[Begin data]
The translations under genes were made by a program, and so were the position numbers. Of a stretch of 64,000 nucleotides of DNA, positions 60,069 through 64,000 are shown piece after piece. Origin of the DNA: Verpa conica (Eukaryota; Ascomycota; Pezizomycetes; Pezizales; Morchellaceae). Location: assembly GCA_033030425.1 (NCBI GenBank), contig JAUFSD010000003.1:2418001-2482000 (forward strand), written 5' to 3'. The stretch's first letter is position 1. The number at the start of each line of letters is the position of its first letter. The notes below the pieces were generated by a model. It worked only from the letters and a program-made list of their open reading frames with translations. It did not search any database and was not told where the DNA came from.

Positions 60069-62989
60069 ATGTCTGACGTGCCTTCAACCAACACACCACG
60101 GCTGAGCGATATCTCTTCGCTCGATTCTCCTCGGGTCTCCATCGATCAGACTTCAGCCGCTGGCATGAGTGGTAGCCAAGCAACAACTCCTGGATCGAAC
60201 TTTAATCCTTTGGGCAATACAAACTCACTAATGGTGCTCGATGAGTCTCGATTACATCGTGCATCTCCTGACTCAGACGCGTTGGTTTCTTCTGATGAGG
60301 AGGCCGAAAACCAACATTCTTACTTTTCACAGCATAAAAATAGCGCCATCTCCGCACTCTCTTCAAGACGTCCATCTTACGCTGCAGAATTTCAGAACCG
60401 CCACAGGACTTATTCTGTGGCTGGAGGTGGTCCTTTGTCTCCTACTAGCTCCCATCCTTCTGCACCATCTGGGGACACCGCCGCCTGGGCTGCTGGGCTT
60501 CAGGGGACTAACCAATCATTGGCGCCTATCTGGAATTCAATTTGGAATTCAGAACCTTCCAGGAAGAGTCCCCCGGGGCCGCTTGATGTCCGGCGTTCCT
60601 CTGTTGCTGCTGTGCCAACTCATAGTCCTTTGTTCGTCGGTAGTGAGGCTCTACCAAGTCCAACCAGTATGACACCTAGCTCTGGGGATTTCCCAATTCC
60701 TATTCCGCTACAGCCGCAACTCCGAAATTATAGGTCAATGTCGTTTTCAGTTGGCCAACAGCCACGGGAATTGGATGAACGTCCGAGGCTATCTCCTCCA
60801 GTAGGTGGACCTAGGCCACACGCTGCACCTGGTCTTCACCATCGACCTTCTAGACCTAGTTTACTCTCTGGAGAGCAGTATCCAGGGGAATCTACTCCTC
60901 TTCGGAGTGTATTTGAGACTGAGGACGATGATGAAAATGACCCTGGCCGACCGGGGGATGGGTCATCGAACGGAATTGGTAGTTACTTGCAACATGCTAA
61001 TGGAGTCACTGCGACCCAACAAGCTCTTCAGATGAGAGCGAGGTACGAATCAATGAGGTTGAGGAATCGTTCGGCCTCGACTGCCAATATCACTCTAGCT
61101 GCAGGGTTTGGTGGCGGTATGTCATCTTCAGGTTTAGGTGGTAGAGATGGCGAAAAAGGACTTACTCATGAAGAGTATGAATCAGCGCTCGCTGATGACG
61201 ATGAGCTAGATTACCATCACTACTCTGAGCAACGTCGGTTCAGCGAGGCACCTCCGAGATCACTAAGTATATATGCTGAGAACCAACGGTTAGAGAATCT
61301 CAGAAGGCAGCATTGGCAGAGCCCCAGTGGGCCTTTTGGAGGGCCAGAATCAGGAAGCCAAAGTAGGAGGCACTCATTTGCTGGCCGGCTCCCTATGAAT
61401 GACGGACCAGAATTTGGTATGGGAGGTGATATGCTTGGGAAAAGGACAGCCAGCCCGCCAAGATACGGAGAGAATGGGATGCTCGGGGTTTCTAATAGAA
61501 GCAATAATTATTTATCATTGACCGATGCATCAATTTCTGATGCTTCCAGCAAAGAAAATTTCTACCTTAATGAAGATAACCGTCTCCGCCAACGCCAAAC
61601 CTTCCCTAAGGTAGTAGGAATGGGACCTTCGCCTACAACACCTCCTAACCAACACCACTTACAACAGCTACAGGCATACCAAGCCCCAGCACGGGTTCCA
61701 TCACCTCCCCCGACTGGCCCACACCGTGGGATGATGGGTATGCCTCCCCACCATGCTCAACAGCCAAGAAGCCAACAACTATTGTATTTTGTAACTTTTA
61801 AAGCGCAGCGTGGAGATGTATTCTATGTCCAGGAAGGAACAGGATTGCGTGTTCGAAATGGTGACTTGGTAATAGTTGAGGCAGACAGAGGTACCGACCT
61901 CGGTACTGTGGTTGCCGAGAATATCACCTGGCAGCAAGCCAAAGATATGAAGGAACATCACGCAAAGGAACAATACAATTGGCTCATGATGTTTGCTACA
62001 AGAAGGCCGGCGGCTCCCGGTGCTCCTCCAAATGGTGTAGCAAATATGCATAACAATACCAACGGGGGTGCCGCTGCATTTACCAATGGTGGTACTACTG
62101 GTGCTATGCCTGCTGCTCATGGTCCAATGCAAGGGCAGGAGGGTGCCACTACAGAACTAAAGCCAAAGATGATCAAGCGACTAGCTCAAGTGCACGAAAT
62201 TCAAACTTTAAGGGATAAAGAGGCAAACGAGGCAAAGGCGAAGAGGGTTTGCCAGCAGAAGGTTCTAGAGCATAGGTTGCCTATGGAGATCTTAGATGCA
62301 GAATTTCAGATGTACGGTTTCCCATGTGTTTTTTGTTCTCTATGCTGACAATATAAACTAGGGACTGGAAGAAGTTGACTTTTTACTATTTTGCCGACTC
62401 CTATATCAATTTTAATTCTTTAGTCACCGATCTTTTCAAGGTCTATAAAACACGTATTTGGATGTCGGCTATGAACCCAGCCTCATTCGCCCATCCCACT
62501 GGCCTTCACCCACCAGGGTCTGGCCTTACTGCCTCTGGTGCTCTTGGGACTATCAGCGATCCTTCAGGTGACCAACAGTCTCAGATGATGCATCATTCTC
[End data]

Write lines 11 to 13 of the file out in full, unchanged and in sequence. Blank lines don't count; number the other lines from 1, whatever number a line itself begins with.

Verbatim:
60801 GTAGGTGGACCTAGGCCACACGCTGCACCTGGTCTTCACCATCGACCTTCTAGACCTAGTTTACTCTCTGGAGAGCAGTATCCAGGGGAATCTACTCCTC
60901 TTCGGAGTGTATTTGAGACTGAGGACGATGATGAAAATGACCCTGGCCGACCGGGGGATGGGTCATCGAACGGAATTGGTAGTTACTTGCAACATGCTAA
61001 TGGAGTCACTGCGACCCAACAAGCTCTTCAGATGAGAGCGAGGTACGAATCAATGAGGTTGAGGAATCGTTCGGCCTCGACTGCCAATATCACTCTAGCT